But as protesters gathered for the second day at the gates of the airbase - which is the only 24-hour US airfield on UK soil and the biggest US-military refuelling centre in Europe - politicians added their voice to calls for an end to the munitions flights.

North Norfolk MP Norman Lamb said: “This government has a determination to hang on the coat-tails of United States foreign policy.

“If it is right to support military action we should be prepared to risk retaliation but what is happening is disproportionate and to be helping in this American support for Israel is wrong and puts us more at risk.

“In my view there is a strong case for the bases not to be used in that way.”

Conservative MP for Suffolk West Richard Spring said his concern was securing an immediate ceasefire in the conflict but said there could be a review of the use of the airbase if peace was brought to Lebanon.

“In the cold light of day we may review some of these issues but we are not going to do it in a speedy or parochial fashion,” he said.

It is not the first time the base has been the centre of international controversy - in 1986 the US used the base to refuel F111 fighter-bombers to attack Tripoli in Libya in the face of opposition from across Europe.

Last night 1st Lt Jamie Humphries, spokesman for the US airbase, RAF Mildenhall, told the EDP that there were UK and US agreements about what could be landed on US bases in the UK, which meant that the American military was not bound to inform UK authorities about weapons landing in Britain.

He said: “There are prescriptive guidelines about what you can or cannot ship on a plane and as long as they are followed there is no notification made to the British authorities.”

But a Foreign Office spokesman said that such flights needed notification forms to be provided to bodies such as the Civil Aviation Authority and Department of Transport.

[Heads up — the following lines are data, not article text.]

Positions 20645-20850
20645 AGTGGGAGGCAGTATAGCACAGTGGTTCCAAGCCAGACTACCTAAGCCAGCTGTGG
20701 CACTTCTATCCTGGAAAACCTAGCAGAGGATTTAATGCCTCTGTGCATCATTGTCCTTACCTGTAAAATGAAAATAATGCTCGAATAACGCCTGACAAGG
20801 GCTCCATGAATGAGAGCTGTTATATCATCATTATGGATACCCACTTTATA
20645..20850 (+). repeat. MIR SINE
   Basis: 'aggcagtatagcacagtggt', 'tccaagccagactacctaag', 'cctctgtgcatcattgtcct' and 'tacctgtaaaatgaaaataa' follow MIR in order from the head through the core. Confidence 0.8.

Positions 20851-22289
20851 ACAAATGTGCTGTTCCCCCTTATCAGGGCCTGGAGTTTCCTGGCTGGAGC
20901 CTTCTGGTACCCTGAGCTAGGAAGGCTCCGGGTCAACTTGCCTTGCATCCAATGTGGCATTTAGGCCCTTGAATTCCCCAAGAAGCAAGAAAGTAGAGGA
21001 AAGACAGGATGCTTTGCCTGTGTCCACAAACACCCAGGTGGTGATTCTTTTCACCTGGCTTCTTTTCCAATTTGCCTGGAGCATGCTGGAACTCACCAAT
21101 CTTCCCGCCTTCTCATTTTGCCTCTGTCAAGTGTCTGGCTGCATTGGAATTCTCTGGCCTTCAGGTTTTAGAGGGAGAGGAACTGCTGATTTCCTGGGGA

He said: “The process for arranging flights invites notification forms to be submitted with the CAA and the DoT.”

Lt Rem Merrick, of nearby RAF Marham, confirmed there had been a marked increase in traffic from RAF Mildenhall in recent weeks.

The 727Air Mobility Squadron based at RAF Mildenhall regularly refuel US-military and US-affiliated planes at the base.

Earlier yesterday , speaking over the drone of a constant stream of KC135 refuelling aircraft leaving the base, protestor Jean Davis, of the Norfolk Jewish peace group, pleaded with the region to make a stand against the conflict.

“What Israel is doing to the Lebanese goes far beyond anything that can be justified by a military power, it is utterly barbaric, totally disproportionate and an outrage to the whole of humanity.

“We are allowing these arms to go through Mildenhall so they can be used to commit war crimes in indiscriminate attacks on the civilian population.”

Anna Yandell, member of the Cambridgeshire Palestian Solidarity Society, added: “They are condemning us to explosions on the underground, on buses, streets and restaurants for generations to come.”

Pliable said…
Flights protest targets Prestwick
Demonstrators have staged a protest at Prestwick Airport against the refuelling of US flights to Israel.

About 150 people voiced their anger at the landing of planes which they believe are carrying bombs for use in the conflict in Lebanon.

Two flights carrying "hazardous" material were diverted from Prestwick to the RAF Mildenhall military base in Suffolk on Saturday evening.

There has been no official confirmation of the cargo being carried.

A spokesman for the US air force at RAF Mildenhall said the two the Atlas Air cargo flights arrived late on Saturday night. One departed on Sunday afternoon, with the other expected to follow later.

He could not comment on what was on board the planes, but said they were there to refuel and allow the crew to rest.

Sunday's protest at Prestwick was organised by the Glasgow Stop the War Coalition.

Demonstrators unfurled banners, Lebanese flags and placards before chanting peace slogans and making a series of speeches.

The protest took place outside the main entrance after police ordered demonstrators to leave the terminal building.

The Strathclyde force said this had been for safety reasons, and described it as a "very orderly protest".

Glasgow-based human rights lawyer Aamer Anwar claimed that the UK Government was breaching international law by allowing bombs to pass through Prestwick.